How Solar Works
Energy is the most important resource on the planet, making everything in our 21st century world possible. Since the industrial revolution, humans have been burning fossil fuels to create this energy. But the technology that sparked that revolution in the 18th century, is no longer sustainable today. Fossil fuels are a dwindling resource, and the emissions created during their combustion are a major contributing factor to global warming.
It's time to change.
Clean, renewable energy is now a reality. The sun has the potential to fulfill all of the planet's energy needs, it can do so in a way that doesn't harm the environment, and it will never run out. How do we harness this incredible resource? Solar technology.
Solar technology works by way of photovoltaic conversion ("photo" means "light", and "voltaic" means "producing electricity"). Photovoltaic solar panels use layers of special materials to capture the light energy from the sun and convert it to electricity. These layers react differently when exposed to the sun's energy, one becoming positively charged and the other negatively charged. Just as with a flashlight battery, when these positive and negative layers are connected they create a current, when can be used to power electrical devices.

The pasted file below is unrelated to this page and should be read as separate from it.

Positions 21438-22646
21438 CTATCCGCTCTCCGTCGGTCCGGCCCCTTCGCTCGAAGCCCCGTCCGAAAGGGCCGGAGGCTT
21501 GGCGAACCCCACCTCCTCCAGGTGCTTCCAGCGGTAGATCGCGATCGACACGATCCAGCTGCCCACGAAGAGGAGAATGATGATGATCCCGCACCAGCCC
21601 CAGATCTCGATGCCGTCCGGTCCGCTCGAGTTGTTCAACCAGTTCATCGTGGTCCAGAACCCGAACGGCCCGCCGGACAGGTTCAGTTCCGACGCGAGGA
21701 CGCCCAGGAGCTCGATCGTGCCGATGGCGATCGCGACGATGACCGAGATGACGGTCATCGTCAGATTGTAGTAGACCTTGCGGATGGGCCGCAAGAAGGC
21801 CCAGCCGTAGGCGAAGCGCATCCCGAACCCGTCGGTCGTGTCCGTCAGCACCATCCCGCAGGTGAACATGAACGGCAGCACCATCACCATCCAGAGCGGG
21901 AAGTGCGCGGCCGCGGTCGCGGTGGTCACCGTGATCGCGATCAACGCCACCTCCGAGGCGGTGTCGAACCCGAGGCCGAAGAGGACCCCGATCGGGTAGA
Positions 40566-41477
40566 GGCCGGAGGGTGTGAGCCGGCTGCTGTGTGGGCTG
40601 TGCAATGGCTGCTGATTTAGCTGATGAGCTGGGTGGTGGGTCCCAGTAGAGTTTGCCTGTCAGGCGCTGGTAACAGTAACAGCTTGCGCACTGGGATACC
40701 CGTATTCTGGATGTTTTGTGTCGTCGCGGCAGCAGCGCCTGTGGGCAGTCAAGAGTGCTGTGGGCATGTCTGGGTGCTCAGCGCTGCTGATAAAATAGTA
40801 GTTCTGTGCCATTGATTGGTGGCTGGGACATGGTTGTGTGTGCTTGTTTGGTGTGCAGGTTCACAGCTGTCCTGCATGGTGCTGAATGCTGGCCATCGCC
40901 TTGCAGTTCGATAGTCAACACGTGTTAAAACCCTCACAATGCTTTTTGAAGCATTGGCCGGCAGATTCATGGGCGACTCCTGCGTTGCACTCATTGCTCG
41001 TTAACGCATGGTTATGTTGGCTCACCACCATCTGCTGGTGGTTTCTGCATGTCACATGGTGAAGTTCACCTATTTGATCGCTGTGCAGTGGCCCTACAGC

The amount of energy produced depends on a number of factors such as the size and quality of the solar panels, the strength of the sun, and the amount of time the panel is exposed to the sun. While these factors can make solar energy unpredictable, modern technology allows for multiple solar modules to be tied together, and even linked to batteries so that energy can be stored for later use. So whether it's a heavy-duty, large-scale utility, residential, or commercial solar panel application, modern solar technology is versatile enough to be a viable option for almost any energy need.